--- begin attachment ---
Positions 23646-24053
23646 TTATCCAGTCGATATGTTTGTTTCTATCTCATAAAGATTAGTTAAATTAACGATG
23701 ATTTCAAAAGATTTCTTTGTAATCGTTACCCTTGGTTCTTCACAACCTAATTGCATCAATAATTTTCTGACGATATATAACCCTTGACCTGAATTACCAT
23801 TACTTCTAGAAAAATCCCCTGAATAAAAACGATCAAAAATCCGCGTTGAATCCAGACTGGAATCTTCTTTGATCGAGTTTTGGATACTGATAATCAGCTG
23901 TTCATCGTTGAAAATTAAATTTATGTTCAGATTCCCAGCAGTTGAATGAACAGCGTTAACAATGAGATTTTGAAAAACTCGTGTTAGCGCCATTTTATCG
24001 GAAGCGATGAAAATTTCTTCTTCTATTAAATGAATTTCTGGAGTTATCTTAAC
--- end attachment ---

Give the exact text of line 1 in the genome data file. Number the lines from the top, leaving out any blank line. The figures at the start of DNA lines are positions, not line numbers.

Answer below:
Positions 23646-24053